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Let Her Out Review

Let Her Out is a unique and chilling horror film with the perfect balance of drama and scares, wonderful effects and powerful performances.

Let Her OutAfter a traumatic accident, a bike courier named Helen begins to experience horrific hallucinations and night-terrors. She soon learns that a benign tumor is actually the remnants of a lost twin that was killed in utero. As the vanished twin begins to manifest itself inside her, Helen begins to act out in psychotic episodes during blackouts as her sanity, life begins to deteriorate and her evil twin begins to appear.

The film has a very dark opening scene lit by the lonely red and blue fluorescent lighting of a motel sign. The shadows from the dim lighting punctuates the hopelessness and evil on display as a prostitute, done with work for the night, gets raped by an unknown man.

Fast forward to 23 years later and we meet Helen, the child born from the pregnancy that resulted from the rape. The incident that happened to her mother (which led to her suicide) weighs heavy on Helen. Her character shows the darkness that can surround life, and how it can be no fault of the person it surrounds.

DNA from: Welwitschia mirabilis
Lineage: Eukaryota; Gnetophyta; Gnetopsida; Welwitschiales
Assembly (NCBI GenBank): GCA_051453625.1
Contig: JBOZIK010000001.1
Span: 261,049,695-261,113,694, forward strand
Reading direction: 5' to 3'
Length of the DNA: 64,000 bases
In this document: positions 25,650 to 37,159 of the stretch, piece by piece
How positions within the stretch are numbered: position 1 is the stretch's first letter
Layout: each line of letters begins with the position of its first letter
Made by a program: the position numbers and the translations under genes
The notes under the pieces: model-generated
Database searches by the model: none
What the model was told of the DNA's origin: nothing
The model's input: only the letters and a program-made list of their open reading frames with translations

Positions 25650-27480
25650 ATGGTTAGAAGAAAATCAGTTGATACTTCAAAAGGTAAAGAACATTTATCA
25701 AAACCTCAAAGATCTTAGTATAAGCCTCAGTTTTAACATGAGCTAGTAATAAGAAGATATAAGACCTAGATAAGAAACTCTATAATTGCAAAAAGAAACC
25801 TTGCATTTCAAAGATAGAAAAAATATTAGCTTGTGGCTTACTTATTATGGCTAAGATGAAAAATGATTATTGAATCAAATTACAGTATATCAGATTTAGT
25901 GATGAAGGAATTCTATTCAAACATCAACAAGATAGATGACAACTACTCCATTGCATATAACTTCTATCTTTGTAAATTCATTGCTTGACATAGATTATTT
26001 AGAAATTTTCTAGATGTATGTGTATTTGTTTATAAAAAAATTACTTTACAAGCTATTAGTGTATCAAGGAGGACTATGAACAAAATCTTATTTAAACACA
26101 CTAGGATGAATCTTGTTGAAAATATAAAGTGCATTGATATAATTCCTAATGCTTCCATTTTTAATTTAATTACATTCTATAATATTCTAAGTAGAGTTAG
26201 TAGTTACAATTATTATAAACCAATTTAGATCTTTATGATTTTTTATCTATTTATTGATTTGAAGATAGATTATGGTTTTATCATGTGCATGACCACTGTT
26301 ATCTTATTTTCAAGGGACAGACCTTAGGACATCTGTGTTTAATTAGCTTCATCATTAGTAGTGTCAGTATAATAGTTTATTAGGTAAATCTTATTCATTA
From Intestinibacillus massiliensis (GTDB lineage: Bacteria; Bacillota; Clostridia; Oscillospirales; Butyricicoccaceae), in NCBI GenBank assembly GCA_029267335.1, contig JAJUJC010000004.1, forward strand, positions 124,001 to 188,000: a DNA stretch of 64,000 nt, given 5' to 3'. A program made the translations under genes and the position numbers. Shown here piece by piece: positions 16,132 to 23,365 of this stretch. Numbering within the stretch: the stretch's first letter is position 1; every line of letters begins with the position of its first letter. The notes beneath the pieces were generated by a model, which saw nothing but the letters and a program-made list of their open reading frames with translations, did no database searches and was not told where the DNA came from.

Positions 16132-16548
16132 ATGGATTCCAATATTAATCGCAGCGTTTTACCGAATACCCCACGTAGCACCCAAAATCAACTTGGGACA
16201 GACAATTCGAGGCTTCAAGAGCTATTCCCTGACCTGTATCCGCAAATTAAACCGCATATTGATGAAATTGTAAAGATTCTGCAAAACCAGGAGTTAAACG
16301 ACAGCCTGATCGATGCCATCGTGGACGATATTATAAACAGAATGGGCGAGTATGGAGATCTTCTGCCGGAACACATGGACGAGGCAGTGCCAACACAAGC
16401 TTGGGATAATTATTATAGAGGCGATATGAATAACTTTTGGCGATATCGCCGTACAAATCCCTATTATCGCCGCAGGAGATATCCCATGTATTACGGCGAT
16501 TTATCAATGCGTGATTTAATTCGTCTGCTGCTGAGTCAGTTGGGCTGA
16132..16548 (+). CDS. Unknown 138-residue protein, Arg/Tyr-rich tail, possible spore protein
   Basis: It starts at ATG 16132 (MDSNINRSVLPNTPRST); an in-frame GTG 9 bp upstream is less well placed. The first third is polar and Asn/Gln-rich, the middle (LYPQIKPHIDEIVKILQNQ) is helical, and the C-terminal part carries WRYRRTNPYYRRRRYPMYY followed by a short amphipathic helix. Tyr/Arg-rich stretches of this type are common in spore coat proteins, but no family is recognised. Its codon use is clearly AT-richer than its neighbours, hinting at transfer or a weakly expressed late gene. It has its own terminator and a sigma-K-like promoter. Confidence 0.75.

After Helen’s accident and stay at the hospital, she never appears truly comfortable. It is at this point that she learns of the twin sister she lost while her mother was pregnant with them in a condition called Vanishing Twin Syndrome.

Whether it be inner demons or our own ghosts from the past, our doubts and fears can conjure up the darkness inside of us.

In Helen’s case, the sadness she carries is directly linked to the terrible experience her mother had 23 years earlier. Centering the story around Vanishing Twin Syndrome and the approach the film takes is a welcome and unique take on a form of possession. In addition to being truly frightening, this approach adds a true sense of drama to the horror elements of the story — and raises the stakes by having Helen pitted against her literal other half.

During one of her blackouts, Helen’s twin writes “I am coming” on the bathroom mirror. When Helen comes to and sees the ominous note, she knows her twin is not “coming”, but, in fact, already there.

Just as the opening scene suggests, Let Her Out is a dark film with heavy themes about the fragile complexity of life, the human mind and the body as well.

The lighting from the opening scene is the lighting in Helen’s room and reappears whenever her twin shows up in her to wreak horrible havoc, underlining the important connection between that incident and what happens to Helen throughout the film.

LET HER OUT  is an all out awesome movie with wonderfully gory effects and strong performances from the whole cast. Alanna LeVierge is spot on in her careful portrayal of the damaged Helen as well as her terrifying twin. And Nina Kiri is fantastic as Molly, the caring friend who grows both scared of and scared for Helen.

The film is old school horror: dramatic, visual, scary and a hell of a good story with a big and bloody final act. Watch it now in iTunes, it deserves to be seen.

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